The second limitation of this book is that we were not able to evaluate every product. Although each product selected for inclusion was reviewed, end-user testing was not possible. Testing products with individuals who are the frailest and least able identifies design flaws that are inconvenient or a nuisance for the most capable individuals, while disabling for those with diminished capacities. Without the opportunity to evaluate these products, the universality of every product cannot be ensured.

The third limitation of Enabling Products Sourcebook 2 is that it includes products that begin to meet the criteria of good universal design. Virtually every product within these pages, however, could and should be improved.

An exhaustive search for products and product information was carried out in the compilation of this work. However, creating an all-inclusive work in a business environment that changes daily is impossible.

Organization of Book

Enabling Products Sourcebook 2 is divided into six sections, which are further divided into sub-sections containing specific product and company information. The sections include: Kitchen; Bathroom; Laundry; Changing Elevation; Entry, Exit and Passages; and Public Accommodation Products. The Locksets subsection (pages 147-149) does not include product descriptions or colors, because such information would be superfluous. In addition, the following Public Accommodation Products sub-sections do not contain product descriptions, model numbers or colors: Restroom Accessories, Custom Signage, Handicap Parking Signs and Furnishings. Product information that was not available is denoted "NA", in all other sub-sections.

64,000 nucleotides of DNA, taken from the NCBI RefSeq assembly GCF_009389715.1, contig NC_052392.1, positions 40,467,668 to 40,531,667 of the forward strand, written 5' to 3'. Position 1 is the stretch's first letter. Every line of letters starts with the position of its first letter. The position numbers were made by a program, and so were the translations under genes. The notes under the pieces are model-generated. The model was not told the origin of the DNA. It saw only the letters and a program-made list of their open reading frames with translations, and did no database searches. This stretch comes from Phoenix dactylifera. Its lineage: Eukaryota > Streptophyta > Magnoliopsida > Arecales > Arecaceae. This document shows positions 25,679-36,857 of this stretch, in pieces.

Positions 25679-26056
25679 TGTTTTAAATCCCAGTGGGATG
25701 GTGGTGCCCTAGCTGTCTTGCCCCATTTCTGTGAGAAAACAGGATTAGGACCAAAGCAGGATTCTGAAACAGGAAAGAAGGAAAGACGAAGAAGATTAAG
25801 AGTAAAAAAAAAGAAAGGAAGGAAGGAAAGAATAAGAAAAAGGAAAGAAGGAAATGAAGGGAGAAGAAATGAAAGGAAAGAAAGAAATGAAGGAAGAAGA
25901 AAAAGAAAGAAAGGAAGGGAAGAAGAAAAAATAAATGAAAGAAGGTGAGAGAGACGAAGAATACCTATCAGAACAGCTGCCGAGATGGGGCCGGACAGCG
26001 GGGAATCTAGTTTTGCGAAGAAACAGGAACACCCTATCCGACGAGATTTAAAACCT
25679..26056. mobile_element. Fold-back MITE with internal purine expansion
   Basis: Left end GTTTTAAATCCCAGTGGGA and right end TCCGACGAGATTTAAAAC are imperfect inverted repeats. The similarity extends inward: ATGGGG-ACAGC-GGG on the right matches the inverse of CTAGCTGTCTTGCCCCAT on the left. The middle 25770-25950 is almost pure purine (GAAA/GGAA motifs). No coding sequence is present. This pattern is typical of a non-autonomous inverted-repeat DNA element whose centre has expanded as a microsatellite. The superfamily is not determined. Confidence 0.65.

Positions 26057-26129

The three major components of the book are product selection criteria, product listings and the index. The criteria should be reviewed when selecting products from this book or other sources. Products are organized within the sections provided in the table of contents. The index should be used to quickly identify the location of product categories, products or specific manufacturers.

Product Selection Criteria


We recommend a "head-to-toe" evaluation of all products. That is, the products that are best are those that accommodate the variations in human abilities from the differences in the way that they think (head) to the differences in the way that they stand or walk (feet).

Few products available, however, have been designed from this perspective. The criteria described in this section are broad and numerous and may not be applicable to every product. The reader should select the criteria important for the safe and effective use of the product, and then develop a checklist of those criteria the product must meet as well as those that would be beneficial but not necessary.

The head-to-toe evaluation is an effective way to remember the important criteria for selecting a product and for ensuring the selection criteria are comprehensive. The selection criteria described in this section are listed in order -- from head-to-toe.

The Head

The human head is responsible for several interfaces with each product. The functions include: cognition, vision, audition and olfaction.


The user must be able to recognize the component, understand its purpose and actuate its function. A well-designed product will meet the following criteria.

  1. The function of the product and each feature should be self explanatory.